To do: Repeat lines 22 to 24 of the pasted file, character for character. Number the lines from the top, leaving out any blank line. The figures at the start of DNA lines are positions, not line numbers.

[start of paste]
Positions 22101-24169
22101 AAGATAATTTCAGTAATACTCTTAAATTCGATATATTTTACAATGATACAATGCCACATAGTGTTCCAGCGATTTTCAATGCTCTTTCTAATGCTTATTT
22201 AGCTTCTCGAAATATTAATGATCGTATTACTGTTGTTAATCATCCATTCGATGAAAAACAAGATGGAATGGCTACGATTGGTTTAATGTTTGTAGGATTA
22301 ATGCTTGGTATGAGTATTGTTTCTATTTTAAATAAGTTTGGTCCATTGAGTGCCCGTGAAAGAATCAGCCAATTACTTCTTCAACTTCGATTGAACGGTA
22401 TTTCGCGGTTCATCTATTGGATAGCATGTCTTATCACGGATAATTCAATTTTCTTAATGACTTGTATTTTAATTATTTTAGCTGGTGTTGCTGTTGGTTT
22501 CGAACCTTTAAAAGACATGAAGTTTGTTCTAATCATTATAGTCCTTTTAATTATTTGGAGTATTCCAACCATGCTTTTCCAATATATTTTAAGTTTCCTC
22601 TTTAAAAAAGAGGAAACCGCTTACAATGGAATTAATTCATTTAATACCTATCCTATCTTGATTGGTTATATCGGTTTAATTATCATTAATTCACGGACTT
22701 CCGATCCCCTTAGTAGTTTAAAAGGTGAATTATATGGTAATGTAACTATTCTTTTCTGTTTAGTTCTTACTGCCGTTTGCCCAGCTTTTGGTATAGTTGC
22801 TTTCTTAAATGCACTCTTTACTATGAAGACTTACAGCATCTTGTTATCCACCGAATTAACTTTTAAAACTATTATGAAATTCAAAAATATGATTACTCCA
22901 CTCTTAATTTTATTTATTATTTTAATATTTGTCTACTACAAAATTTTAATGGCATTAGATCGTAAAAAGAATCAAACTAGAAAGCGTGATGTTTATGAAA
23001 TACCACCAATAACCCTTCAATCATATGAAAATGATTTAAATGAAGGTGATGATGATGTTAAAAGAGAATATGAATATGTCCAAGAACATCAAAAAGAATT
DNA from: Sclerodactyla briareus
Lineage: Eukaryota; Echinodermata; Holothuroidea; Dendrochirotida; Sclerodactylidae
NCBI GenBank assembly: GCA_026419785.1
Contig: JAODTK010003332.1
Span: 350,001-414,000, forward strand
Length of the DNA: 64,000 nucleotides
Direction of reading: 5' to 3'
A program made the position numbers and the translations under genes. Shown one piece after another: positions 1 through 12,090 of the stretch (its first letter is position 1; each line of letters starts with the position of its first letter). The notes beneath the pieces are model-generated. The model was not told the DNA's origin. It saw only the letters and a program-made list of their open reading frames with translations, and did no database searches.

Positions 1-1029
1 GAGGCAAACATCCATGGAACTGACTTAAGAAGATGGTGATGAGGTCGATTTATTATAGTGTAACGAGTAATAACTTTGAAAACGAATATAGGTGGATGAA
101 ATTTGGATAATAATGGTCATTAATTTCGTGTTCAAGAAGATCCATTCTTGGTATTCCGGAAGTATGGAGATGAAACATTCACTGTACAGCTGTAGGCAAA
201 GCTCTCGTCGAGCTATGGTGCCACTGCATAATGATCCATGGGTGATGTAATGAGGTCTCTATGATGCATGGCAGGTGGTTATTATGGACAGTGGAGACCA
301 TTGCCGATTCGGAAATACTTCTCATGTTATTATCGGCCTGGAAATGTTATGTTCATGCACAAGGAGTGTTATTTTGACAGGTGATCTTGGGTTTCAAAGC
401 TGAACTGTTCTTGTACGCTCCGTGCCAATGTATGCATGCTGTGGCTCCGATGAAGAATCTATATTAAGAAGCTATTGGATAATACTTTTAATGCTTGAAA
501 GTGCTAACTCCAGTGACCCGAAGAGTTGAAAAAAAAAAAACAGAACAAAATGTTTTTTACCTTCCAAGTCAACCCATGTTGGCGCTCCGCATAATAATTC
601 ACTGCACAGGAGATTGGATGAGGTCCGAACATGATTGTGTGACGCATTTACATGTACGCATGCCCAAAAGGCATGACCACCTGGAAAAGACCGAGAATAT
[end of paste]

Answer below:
101 ATTTGGATAATAATGGTCATTAATTTCGTGTTCAAGAAGATCCATTCTTGGTATTCCGGAAGTATGGAGATGAAACATTCACTGTACAGCTGTAGGCAAA
201 GCTCTCGTCGAGCTATGGTGCCACTGCATAATGATCCATGGGTGATGTAATGAGGTCTCTATGATGCATGGCAGGTGGTTATTATGGACAGTGGAGACCA
301 TTGCCGATTCGGAAATACTTCTCATGTTATTATCGGCCTGGAAATGTTATGTTCATGCACAAGGAGTGTTATTTTGACAGGTGATCTTGGGTTTCAAAGC